Do you enjoy partaking of Communion? Have you ever wondered why we do this every week? Have you ever struggled with teaching your children about Communion, or even understanding it yourself?
There is a considerable amount of confusion surrounding Communion (a.k.a., the Lord’s Supper). It is often misunderstood, and even more often under-understood. Therefore, this is the third post of a series answering some questions that I have been asked about Communion. It is my prayerful hope that these blog posts will be beneficial for you by answering nagging questions you might have, by helping you to think more clearly and deeply about this special gift from God to us which we partake of every week, by perhaps correcting some of your faulty thinking with regards to Communion and even the gospel itself, and by enriching your understanding of and appreciation for the unmatched love of God for you in Christ.
Why do we speak of the breaking of Jesus’ body when John 19 clearly teaches that none of His bones were broken?
Three Short Answers
We do not always use this language, and it is good to use fresh and new words at different times to speak of what the bread and juice represent, however, we frequently do speak of Jesus’ body being “broken”. Why, especially considering what John 19:31-36 says as it quotes and alludes to other Old Testament passages about the Messiah’s bones not being broken?
1) It is Biblical language. In Matthew 26:26; Mark 14:22; Luke 22:19; and I Corinthians 11:23-24, Jesus breaks the bread and says, “This is my body.” In I Corinthians 10:16b speaks of breaking the bread as a means of partaking of the body of Christ.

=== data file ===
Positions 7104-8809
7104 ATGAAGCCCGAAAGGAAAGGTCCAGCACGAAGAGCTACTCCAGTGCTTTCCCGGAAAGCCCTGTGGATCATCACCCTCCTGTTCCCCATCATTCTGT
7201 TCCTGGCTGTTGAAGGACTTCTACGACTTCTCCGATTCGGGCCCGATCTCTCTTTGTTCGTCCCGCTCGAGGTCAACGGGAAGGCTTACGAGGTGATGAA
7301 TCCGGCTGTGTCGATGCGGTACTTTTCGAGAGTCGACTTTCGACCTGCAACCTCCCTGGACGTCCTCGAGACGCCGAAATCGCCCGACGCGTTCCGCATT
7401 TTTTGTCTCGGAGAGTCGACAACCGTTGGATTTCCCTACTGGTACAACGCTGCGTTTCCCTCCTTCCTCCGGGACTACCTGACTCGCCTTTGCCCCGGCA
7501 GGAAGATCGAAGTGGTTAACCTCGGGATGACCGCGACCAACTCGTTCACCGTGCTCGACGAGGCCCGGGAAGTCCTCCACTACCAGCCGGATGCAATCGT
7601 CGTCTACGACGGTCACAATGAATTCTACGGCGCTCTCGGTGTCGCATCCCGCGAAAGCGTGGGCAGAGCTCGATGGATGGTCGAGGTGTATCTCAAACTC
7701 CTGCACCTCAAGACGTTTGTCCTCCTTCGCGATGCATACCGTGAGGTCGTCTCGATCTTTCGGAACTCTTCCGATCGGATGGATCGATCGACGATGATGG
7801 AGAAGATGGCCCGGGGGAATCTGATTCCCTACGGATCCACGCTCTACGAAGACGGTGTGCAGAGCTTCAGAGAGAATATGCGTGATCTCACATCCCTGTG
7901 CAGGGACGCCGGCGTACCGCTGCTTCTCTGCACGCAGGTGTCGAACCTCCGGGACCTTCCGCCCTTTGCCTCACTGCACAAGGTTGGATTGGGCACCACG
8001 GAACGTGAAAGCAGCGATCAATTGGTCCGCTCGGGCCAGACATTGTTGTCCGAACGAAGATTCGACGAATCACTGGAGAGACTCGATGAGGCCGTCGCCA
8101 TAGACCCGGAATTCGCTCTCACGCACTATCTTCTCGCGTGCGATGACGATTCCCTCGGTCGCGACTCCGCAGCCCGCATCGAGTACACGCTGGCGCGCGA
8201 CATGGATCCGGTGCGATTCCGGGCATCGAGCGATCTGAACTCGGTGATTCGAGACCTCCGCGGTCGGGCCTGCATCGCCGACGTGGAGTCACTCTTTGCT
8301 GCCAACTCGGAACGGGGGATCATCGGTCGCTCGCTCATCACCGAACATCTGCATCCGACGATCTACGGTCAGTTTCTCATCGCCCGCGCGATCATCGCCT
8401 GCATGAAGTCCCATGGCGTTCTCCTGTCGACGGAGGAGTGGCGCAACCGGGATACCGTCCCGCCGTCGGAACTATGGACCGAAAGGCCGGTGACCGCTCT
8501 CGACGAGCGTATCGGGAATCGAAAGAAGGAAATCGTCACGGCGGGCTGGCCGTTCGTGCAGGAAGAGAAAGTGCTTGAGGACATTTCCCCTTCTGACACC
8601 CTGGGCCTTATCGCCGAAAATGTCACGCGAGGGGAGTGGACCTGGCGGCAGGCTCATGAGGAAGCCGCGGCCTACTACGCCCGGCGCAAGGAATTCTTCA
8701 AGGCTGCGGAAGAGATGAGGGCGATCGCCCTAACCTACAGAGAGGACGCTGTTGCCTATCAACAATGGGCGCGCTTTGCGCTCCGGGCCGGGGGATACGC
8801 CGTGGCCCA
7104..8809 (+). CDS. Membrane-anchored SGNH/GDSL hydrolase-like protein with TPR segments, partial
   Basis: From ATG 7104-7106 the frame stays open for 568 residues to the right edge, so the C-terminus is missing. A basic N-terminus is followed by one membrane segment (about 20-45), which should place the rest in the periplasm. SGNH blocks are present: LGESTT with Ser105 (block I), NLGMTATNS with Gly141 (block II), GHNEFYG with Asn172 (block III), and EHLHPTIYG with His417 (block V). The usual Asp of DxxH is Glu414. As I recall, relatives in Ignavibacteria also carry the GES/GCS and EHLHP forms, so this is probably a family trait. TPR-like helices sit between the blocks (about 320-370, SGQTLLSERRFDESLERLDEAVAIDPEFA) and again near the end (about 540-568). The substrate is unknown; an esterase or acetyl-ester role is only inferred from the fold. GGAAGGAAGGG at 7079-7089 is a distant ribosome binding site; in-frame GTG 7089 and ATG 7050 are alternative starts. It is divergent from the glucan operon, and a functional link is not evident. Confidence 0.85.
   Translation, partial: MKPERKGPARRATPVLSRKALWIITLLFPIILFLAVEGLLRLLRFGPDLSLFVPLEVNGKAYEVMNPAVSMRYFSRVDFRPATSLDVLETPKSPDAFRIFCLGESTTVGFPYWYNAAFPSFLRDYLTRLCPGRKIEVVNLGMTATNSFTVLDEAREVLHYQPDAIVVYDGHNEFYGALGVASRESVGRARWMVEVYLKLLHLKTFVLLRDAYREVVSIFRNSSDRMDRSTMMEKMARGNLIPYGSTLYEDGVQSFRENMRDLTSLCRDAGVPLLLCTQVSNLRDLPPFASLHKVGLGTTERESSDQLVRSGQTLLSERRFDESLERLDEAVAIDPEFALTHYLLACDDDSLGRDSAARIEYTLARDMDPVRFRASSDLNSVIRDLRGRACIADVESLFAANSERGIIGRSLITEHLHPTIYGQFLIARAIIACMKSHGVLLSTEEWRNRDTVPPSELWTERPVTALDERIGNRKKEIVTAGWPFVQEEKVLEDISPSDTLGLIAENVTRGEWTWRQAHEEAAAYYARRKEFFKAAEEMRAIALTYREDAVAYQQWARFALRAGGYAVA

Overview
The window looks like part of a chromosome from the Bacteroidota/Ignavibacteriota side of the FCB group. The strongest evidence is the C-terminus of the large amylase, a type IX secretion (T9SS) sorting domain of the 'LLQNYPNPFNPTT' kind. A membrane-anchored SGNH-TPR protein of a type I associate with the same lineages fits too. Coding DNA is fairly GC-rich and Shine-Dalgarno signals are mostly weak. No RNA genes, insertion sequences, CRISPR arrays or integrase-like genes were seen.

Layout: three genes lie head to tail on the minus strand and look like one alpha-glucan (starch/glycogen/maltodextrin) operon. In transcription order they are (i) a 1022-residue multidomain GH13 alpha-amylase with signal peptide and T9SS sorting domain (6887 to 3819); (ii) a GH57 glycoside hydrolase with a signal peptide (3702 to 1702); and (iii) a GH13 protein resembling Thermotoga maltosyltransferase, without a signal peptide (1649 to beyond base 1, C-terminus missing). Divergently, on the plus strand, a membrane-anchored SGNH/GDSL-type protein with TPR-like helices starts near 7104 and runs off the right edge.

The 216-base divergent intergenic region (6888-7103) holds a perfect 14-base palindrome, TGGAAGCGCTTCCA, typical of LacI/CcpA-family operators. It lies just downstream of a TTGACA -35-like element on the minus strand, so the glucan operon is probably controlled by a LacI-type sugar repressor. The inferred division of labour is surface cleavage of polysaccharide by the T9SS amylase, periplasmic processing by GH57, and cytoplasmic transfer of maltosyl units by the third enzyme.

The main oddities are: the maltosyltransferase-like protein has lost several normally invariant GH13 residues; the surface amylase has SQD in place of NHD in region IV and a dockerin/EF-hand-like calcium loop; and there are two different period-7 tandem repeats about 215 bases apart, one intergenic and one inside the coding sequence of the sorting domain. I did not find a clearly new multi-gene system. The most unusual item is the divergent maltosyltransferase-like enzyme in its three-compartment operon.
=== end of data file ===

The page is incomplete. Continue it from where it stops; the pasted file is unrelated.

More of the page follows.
2) It is metaphorical language. It does not need to refer to every part of Jesus’ body, but to the fact that He was broken for us. In Isaiah 53:5 it says that He was “crushed for our iniquities”. He was not literally crushed, but He was figuratively crushed in the sense of His body being beaten and brutally abused. And even more so, as Isaiah 53:10 says, the “crushing”/“breaking” of Jesus was God’s punishment of Him for our sins. This is a spiritual breaking. Plus, while it is clear and true that the bones of Jesus were never broken, His flesh still was. It was torn and ripped and flayed. In this sense, His “body”/”flesh” was broken. In His humanity, He was broken for us who believe so that we can be made whole.
3) It is historical language. The Church has used similar language over the past 2000 years. It is a way of staying connected to the rich and deep heritage of Christ-exalting practice and speech from believers over the centuries. We do not stand alone and we do not stand unless we stand on the shoulders of those before us. While tradition is not supreme, it can be good and helpful.
Why do we use juice instead of wine?
Three Short Answers
Wine is the preferred substance in keeping with the origins and history of Communion. However, we believe that juice is an acceptable contextual substitute for the following three reasons:
1) It is still juice from the fruit of the vine, just like wine (Mark 14:25).
2) It speaks to the sweetness of the product of Jesus’ bitter death.
3) It is, in our context, more easily accepted by most people.
Why do we partake of Communion every week?
Three Short Answers
Many churches partake of Communion monthly or quarterly, and some only annually. We do not believe it is a sin that they do so. However, we do believe it is less beneficial that they do so, for the following reasons:
1) We believe it best represents and continues what the early church did (Acts 2:42-47; 20:7).
2) It is a constant reminder of and way to proclaim the gospel of Jesus Christ in a tangible, visible way. It gives us an opportunity and forces us to take the opportunity to explain the gospel in every worship gathering we have.
3) It is a real means of grace by which all who rightly receive it do so unto their spiritual nourishment and benefit.
(For more on this see the following link on Weekly Communion).